And, really, that’s a shame.  Of the many horror films released by Universal Pictures in the 1930s, The Mummy was perhaps the most Lovecraftian.  The bare bones of the film’s plot could have easily been lifted from one of Lovecraft’s stories: a group of rational and educated men are confronted with an ancient evil that defies all reason.  When the title character is brought back to life by a man foolishly reading from the fictional Scroll of Thoth, one is reminded of not only the Necronomicon but also of the dozens of other fictional-but-plausible texts that have appeared in the works of both Lovecraft and his successors.  Just the sight of the Mummy coming back to life causes one man to have an immediate nervous breakdown, a fate shared by almost every Lovecraft protagonist who was unfortunate enough to learn about Cthulhu, Azathoth, and the truth concerning man’s insignificant place in the universe.

The story of The Mummy goes something like this:  In ancient Egypt, a priest is caught trying to bring his dead lover back to life and, as punishment, he is mummified alive and locked away in a tomb.  Centuries later, a group of explorers discover the tomb.  The mummy comes back to life and, ten years later, he abducts the woman (played by the very beautiful Zita Johann) whom he believes to be the reincarnation of his former love.

I’ve watched The Mummy a few times and one thing that always surprises me is how little we actually see of the Mummy as a mummy.  After he’s accidentally resurrected by Ralph Norton (Bramwell Fletcher), the Mummy steps out of his sarcophagus and stumbles out into the streets of Cairo, leaving a now insane Norton to giggle incoherently about how the mummy just stepped outside for a walk.  That is pretty much the last time that we ever see the Mummy wrapped up in bandages.  When we next see the Mummy, he’s going by the name Ardath Bey and he bears a distinct resemblance to Boris Karloff.

Karloff gives one of his best performance as the sinister and calculating Bey.  Of all the horror films that were released by Universal in the 1930s, The Mummy is perhaps the only one that can still be considered to be, at the very least, disturbing.  That’s largely due to the fact that, as played by Karloff, Bey is the epitome of pitiless and relentless evil.  I’m always especially shaken by the scene in which Bey uses his magical powers to make a man miles away die of a heart attack.  It’s not just the fact that Bey has the power to do something like this.  It’s that Bey seems to get so much enjoyment out of it.  There’s a sadistic gleam in Karloff’s eyes during these scenes and his expression of grim satisfaction is pure nightmare fuel.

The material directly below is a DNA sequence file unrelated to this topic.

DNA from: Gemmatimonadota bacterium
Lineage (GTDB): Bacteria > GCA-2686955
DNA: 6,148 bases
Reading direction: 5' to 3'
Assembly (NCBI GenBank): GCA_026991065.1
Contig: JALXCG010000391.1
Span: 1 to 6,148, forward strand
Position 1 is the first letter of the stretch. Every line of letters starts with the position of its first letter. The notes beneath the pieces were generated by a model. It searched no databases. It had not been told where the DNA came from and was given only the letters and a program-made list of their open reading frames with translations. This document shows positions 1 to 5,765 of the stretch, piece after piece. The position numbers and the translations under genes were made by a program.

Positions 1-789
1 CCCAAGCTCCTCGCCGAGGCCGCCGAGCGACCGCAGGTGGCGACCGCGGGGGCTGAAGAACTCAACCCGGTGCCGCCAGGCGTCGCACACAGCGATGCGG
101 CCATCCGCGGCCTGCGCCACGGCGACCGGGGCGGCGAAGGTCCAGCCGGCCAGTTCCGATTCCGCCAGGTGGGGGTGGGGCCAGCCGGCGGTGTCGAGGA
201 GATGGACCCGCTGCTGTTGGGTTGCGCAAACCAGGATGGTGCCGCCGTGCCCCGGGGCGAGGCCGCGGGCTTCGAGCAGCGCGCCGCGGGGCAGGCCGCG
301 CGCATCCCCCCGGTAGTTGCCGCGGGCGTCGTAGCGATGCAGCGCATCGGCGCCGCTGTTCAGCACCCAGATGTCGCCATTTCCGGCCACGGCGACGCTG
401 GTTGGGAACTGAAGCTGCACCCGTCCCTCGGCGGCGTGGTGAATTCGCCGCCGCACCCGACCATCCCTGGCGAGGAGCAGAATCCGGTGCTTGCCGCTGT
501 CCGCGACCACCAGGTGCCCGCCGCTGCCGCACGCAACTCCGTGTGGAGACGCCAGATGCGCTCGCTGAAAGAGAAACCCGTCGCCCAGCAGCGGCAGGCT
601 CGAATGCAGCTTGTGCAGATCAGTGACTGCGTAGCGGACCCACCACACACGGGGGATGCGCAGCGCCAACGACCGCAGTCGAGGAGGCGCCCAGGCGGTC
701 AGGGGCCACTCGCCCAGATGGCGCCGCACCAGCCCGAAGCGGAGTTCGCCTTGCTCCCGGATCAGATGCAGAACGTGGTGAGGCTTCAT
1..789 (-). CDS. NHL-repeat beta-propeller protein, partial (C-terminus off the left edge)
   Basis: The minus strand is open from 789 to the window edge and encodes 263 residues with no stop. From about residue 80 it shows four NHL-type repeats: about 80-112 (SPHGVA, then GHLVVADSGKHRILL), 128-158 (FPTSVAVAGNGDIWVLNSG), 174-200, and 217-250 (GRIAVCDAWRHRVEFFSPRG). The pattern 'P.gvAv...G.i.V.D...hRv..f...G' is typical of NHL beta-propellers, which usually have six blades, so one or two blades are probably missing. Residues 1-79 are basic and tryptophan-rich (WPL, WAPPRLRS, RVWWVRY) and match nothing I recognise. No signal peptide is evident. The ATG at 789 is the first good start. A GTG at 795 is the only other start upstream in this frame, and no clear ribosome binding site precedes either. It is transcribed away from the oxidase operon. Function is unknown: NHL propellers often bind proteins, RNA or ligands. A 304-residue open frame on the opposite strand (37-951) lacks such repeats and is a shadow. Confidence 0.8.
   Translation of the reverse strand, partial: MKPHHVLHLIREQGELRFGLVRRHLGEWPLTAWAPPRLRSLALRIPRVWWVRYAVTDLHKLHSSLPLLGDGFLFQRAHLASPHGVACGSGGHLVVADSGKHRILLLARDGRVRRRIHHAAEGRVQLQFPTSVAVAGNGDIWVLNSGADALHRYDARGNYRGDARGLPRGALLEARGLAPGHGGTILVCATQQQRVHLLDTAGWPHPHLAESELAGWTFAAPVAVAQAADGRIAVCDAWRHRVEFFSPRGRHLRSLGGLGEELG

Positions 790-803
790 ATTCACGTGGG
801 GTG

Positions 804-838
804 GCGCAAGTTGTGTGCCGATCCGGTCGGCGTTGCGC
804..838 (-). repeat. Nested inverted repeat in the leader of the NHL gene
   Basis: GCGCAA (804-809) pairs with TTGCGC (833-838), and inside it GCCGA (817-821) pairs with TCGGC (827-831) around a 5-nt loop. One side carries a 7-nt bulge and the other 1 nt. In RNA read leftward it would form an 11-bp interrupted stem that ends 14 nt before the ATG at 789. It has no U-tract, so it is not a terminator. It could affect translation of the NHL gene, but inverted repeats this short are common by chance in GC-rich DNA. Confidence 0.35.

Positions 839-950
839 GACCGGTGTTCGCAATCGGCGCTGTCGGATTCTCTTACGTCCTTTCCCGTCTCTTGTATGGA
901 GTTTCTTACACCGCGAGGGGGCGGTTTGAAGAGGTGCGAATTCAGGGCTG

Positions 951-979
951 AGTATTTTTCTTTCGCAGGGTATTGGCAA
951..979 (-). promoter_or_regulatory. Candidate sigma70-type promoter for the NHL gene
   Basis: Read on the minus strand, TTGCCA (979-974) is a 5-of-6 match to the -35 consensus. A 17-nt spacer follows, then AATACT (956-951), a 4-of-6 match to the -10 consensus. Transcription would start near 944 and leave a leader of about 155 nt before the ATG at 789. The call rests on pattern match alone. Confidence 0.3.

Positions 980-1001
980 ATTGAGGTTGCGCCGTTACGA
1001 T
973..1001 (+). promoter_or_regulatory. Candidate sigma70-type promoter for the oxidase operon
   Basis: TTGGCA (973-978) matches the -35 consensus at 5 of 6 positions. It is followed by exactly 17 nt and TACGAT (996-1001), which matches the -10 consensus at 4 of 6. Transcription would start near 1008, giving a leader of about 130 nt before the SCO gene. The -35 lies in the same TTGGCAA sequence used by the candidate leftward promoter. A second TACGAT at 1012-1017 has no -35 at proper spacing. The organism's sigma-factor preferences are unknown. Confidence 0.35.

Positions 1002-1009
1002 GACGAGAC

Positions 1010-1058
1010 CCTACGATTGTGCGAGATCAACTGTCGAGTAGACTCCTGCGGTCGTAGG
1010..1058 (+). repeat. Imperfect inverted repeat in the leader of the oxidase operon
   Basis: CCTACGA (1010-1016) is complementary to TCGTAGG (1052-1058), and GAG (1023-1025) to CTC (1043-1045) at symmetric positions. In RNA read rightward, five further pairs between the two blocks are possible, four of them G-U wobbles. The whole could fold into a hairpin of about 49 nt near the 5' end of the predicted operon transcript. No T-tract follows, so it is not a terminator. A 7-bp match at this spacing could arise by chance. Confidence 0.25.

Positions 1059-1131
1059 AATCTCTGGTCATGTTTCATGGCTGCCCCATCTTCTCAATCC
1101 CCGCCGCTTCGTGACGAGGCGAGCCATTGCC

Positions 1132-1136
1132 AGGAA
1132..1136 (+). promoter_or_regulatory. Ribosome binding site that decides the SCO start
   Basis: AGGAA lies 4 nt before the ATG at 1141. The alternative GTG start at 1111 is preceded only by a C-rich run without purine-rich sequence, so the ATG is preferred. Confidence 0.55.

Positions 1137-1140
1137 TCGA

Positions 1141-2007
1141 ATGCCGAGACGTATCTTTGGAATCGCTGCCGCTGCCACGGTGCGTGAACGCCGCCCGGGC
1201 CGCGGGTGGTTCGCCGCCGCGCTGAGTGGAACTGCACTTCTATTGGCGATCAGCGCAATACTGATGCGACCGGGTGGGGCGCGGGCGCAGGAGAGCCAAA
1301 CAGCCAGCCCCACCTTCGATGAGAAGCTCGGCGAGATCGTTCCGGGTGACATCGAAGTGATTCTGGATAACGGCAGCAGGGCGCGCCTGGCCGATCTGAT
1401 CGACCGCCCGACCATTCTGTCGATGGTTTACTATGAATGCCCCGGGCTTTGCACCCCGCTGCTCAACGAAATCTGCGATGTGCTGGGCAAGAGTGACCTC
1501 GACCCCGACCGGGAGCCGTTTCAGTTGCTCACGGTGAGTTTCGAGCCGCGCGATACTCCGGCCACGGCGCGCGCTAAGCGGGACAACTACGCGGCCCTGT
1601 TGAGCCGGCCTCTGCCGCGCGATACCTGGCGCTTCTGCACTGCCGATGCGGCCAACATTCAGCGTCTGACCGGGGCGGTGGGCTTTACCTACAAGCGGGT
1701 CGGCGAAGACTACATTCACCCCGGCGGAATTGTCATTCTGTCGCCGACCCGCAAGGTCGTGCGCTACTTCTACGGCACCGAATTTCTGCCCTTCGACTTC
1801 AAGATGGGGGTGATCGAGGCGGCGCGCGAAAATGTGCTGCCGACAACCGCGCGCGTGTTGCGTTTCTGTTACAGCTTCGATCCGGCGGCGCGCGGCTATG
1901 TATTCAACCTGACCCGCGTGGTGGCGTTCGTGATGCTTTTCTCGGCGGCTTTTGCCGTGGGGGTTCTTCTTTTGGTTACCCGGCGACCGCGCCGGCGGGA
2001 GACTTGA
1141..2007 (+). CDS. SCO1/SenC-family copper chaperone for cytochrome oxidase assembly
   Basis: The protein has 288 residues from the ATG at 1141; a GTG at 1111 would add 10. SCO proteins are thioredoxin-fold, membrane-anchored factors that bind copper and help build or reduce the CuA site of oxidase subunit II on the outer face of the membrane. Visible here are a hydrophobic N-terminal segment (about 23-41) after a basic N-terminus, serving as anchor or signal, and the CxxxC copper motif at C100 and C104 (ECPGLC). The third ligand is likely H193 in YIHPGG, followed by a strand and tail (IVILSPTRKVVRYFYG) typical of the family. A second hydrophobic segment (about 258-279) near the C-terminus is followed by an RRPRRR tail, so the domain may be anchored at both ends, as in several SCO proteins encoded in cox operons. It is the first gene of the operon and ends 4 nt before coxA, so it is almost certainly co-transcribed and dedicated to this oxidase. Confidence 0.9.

Just compare Bey to the other Universal monsters: The Invisible Man was driven insane by an unforeseen side effect of his formula.  Frankenstein’s Monster was destructive because he didn’t know any better.  The Wolf Man spent five movies begging people to kill him and put him out of his misery.  And while Dracula was certainly evil, he had as many limitations as he had power.  He couldn’t go out in daylight.  He was easily repelled by both crosses and garlic.  He often didn’t do a very good job of hiding his coffin.  Ardath Bey, on the other hand, was not only evil but apparently unstoppable as well.

The rest of the cast is pretty much overshadowed by Karloff but fans of the old Universal horror movies will enjoy picking out familiar faces.  They’ll recognize David Manners from Dracula.  Edward Van Sloan also shows up here, fresh from playing Van Helsing in Dracula and Dr. Waldman in Frankenstein.  But ultimately, it is Karloff who dominates the film and that’s the way it should be.  There’s a reason why Boris Karloff could get away with only his last name appearing in the credits.  He was an icon of both cinema and horror and The Mummy reminds us why.

For a film that was first released 84 years ago, The Mummy holds up surprisingly well.  There have been countless movies about homicidal mummies over the years but none have yet to match the original.

4 Shots From 4 Films: Frankenstein, Dracula, The Mummy, White Zombie


4 Shots From 4 Films is just what it says it is, 4 shots from 4 of our favorite films.  As opposed to the reviews and recaps that we usually post, 4 Shots From 4 Films is all about letting the visuals do the talking.

4 Shots From 4 Films

Frankenstein (1931, directed by James Whale)

Frankenstein (1931, directed by James Whale)

Dracula (1931, directed by Tod Browning)

Dracula (1931, directed by Tod Browning)

The Mummy (1932, directed by Karl Freund)

The Mummy (1932, directed by Karl Freund)

White Zombie (1932, directed by Vincent Halperin)

White Zombie (1932, directed by Victor Halperin)